Hastings’ private rented sector is double the national average

Owner occupiers no longer make up the biggest chunk of Hastings’ housing stock.

A recent report commissioned by Hastings Borough Council (HBC) shows that private rented accommodation now makes up 38 per cent of the housing in Hastings and that’s double the national average.

Other changes within Hastings show that while the proportion of private rented accommodation has gone up in all council wards, in wards where this was traditionally highest – Castle and Central St Leonards in particular – the increase has been the least, in those wards owner occupation has gone up.

In wards where private renting was lowest, it’s increased the most – Ashdown for example, where it has gone up by almost 600 per cent since 2001.

Peter Chowney, leader of HBC says: “There are probably a number of factors at play here. Increases in private ownership in the town centre wards is an indicator of regeneration – and arguably gentrification – in these areas.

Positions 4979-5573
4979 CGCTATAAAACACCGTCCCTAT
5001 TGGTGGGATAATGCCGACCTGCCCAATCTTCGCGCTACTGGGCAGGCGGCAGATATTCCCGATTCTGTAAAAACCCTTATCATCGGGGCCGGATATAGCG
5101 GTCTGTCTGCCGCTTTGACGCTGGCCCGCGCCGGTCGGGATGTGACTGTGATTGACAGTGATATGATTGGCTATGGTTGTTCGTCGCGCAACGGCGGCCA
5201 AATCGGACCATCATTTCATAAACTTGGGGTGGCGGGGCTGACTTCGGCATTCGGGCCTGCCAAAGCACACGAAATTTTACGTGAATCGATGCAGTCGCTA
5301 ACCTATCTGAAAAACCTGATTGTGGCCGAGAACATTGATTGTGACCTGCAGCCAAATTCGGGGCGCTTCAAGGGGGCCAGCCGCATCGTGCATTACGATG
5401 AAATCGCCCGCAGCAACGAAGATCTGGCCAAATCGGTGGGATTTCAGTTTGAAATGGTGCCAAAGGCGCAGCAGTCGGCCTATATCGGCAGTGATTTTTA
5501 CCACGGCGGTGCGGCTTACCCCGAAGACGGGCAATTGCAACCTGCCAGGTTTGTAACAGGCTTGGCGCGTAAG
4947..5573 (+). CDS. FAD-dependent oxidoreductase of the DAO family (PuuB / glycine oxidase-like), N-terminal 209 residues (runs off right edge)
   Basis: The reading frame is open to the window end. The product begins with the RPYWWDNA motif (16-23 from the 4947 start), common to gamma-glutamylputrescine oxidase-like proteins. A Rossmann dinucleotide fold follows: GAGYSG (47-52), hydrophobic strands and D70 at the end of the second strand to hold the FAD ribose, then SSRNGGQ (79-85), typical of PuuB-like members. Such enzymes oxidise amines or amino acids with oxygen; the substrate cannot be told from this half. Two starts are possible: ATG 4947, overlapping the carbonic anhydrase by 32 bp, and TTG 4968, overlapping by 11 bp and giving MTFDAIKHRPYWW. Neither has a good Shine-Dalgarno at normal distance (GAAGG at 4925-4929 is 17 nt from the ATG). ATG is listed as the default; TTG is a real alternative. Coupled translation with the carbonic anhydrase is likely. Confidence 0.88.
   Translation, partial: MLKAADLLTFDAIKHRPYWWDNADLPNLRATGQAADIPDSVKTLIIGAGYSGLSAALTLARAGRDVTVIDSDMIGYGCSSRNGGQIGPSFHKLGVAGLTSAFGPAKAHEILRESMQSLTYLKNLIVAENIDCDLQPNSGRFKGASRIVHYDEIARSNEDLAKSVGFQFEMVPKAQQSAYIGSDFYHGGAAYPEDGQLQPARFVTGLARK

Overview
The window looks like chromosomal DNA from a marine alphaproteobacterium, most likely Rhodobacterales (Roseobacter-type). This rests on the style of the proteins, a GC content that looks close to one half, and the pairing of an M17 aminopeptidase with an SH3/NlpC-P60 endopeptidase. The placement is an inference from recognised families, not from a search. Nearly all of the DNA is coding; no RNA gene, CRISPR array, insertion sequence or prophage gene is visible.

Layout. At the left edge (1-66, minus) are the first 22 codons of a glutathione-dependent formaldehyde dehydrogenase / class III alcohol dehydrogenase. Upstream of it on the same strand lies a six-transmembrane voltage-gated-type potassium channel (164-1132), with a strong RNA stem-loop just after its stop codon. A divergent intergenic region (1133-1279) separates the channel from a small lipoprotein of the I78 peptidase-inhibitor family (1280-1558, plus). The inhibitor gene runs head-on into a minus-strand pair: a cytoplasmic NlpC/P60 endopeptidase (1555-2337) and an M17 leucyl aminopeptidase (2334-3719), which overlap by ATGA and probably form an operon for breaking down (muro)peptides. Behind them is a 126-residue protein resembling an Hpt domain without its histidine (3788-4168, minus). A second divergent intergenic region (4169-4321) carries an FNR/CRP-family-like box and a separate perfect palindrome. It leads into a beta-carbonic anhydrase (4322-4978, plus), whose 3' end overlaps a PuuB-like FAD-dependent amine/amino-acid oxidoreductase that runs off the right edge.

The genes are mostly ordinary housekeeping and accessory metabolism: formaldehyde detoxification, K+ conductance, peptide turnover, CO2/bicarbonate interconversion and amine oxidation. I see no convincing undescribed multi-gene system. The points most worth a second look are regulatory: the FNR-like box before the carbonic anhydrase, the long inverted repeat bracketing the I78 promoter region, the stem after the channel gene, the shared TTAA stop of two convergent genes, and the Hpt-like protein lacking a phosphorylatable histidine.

“Increases in private rented accommodation in the ‘outer’ wards could in part be down to landlords trying to escape the SLS by buying properties in wards that aren’t subject to it, and in part because the cost of properties in the town centre wards is going up faster than in the outer wards.

“While it’s probably a good thing that private rented housing is being spread more evenly across the borough, the fact that more rented homes are not subject to the regulation, safety checks and tenancy agreement checks that the SLS affords is worrying.

“The SLS is a flawed scheme, and was difficult to set up – the government only allows the scheme to apply to areas where there is evidence of anti-social behaviour by tenants, when the real purpose of the scheme is to control bad landlords and ensure decent standards in rented homes.

“The scheme runs for five years and has so far licensed over 7,000 properties. After that, we can attempt to extend it, but there’s no guarantee that the government will agree to that, nor that they’ll agree to renew the scheme at all. What’s needed is a proper statutory private rented licensing scheme that applies across the whole country – but there are no proposals for that at the moment.”

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